The crime is actually very simple, but all the stuff around it is very complex. There are multiple crimes, and suspects that seem to alternate between intentionally drawing suspicion and proclaiming their innocence. There is a twin reveal, but it manages not to feel cheap, and in fact by the time it happens I was sure it was coming, because there really was no other explanation. Like most Christies, it was a fun read. It doesn’t quite reach the heights of her absolute best, but it is still really good.

What I Read May 2019

Again, only two books in May, though one of them was a two volume manga collection that took some time to read. I don’t know if I’ll ever get back to the pace I expect of myself. Usually when I get bogged down like this I find some short pulps to kick my finished book rate up a couple of notches. Instead of doing that, I am currently bogged down in several longer tomes.

The Clocks

Agatha Christie

This is ostensibly another entry in Christie’s Poirot series, but it reads more like one of her generally lackluster spy novels rather than her excellent mysteries. It is a mystery, but the spy stuff creeps in by the end and that doesn’t work at all.

The mystery is that an unidentified man turns up dead in the home of a blind woman, along with a dozen clocks. This was discovered by a typist who was hired to do work for the blind woman, except that the blind woman had not hired her. The police, and a bystander who happened to get involved, are stumped. One of them has the bright idea to go to an old detective friend of his, who it turns out is Poirot. Poirot is determined to solve the case without leaving his home, so he suggests some inquiries that should be made by the investigators.

Those inquiries involve the temp agency the typist came from and all the neighbors who live around the blind woman. In the usual mystery fashion, an array of lies and unknown connections are discovered, before Poirot is able to deduce who is responsible for the killing, or by that point killings, and why. There is another mystery to be solved as well, as a lot of the apparent red herrings point to a communist connection, that the bystander, who is also a spy, eventually works out. The mystery of the clocks is pretty enjoyable, the spy stuff is underbaked and kind of pointless.

Nausicaa of the Valley of the Wind

Hayao Miyazaki

Thanks to a recent episode of Retronauts, I decided to treat myself to the manga version of Nausicaa of the Valley of the Wind. I know the movie version well and knew there was a manga, but I never really touched it. Though I did own the first volume, which I picked up at a used book store for a couple of bucks and then just left sitting on the shelf for a decade. While I initially looked into completing the set from the volume I already had, it turned out to be cheaper to get the collector’s edition from Viz Media.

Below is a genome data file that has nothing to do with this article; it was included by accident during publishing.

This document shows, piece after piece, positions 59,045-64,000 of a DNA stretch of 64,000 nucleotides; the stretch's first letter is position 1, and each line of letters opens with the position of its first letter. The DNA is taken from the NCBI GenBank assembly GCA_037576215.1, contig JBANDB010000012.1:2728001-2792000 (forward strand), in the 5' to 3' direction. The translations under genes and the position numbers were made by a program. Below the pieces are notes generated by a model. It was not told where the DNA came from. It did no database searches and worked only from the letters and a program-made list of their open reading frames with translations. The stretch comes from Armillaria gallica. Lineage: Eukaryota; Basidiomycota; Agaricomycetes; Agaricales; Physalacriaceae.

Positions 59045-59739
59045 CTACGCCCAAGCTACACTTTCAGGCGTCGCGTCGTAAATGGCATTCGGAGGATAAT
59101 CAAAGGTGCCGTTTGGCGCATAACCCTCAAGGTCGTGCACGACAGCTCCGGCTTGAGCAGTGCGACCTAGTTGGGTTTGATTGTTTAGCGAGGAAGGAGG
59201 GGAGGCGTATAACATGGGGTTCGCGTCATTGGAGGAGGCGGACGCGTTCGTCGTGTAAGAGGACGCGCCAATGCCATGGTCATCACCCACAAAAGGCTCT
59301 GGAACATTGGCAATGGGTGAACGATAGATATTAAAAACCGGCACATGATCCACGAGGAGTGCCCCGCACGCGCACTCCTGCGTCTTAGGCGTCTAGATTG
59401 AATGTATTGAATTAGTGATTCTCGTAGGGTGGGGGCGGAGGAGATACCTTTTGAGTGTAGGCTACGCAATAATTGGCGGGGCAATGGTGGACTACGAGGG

The two versions of the story share a lot of similarities, they also end up being quite different. And the manga version is a much darker, more pessimistic story than the already somewhat somber movie. Nausicaa takes place in a world that has already been destroyed in an even referred to as the “Seven Days of Fire,” which appears to be a sort of nuclear holocaust. What has sprung up in the aftermath is a toxic jungle of fungi and giant insects that, as is revealed early on, is purifying out the toxins from the earth.

That is pretty much where the movie ends. Young Nausicaa learns the secret of the jungle and averts a war between two larger countries in her tiny country. During the conflict, one of the deadly living weapons is brought back to life, and Nausicaa only barely manages to stop the giant pill bug looking Ohmu from killing everybody. That particular conflict doesn’t happen in the manga, but the general outline of events does.

This is where the manga’s bone deep pessimism creeps in. Nausicaa is drawn from her home to fight a war, and has to witness as cycles of violence repeat themselves. The jungle may be trying to heal the world, but humanity is not done killing it yet. She consistently wins the admiration and respect of the people she meets, but it is never enough to avert more killing. This builds until the end of the manga, when Nausicaa finds the secret behind the world. She learns that the jungle is a man-made creation and that once it runs its course humanity will be reborn. Except doing so will kill whatever humanity is still alive at that point. This entity responsible for overseeing this plan has consistently pushed for the escalation of wars, to push the spread of the jungle at the rate it desires. The manga leaves off on a somewhat positive note that is undercut by the unlikeliness of that positivity holding. I think it is worth noting that the movie happened while the manga was still in its early volumes, with years between the first and last in the manga. It appears that whatever hope Miyazaki had when he started the project and made the movie had evaporated by the time he finished. I can’t say this change was unjustified.

What I Read in November

I’m limping to the finale this year, but since I’ve already hit my goal for number of books read this year so I am fine with this. Since I was participating in NaNoWriMo last month, even though I petered out with about 20,000 words shy of the goal, I didn’t have time for much reading. I did manage read parts of several books, but I only managed to finish one.

The Mysterious Affair at Styles
Agatha Christie

This is my first encounter with both Hercule Poirot and with Christie. I have to say that I enjoyed it. I don’t have much to say about it, especially since I don’t have a firm footing on either the author or the genre.

Arthur Hastings stays with a friend of his at Styles, his friends step-mother’s home. While staying there he encounters his friend Poirot and just so happens to witness the mysterious death of the step-mother, despite her being in a locked room. With the help of Poirot, though, the case is solved.

My only problem with it is that it is not the facts of the case that are misleading so much as it is Poirot actively lying to his supposed friend the narrator, as well as hiding facts from everyone for spurious reasons. I know that there is a certain amount of deception inherent to the genre, but Poirot hampers his own case by lying to everyone. Mostly it seems because the book would have been only half the length if he just solved the case, he also had to throw in some meddling. Maybe that is Poirot’s thing, but in this one example it was a touch annoying. Still, I did like the book quite a bit.

And that is it for the month. Hopefully next month is a little more productive on this front, but we’ll see.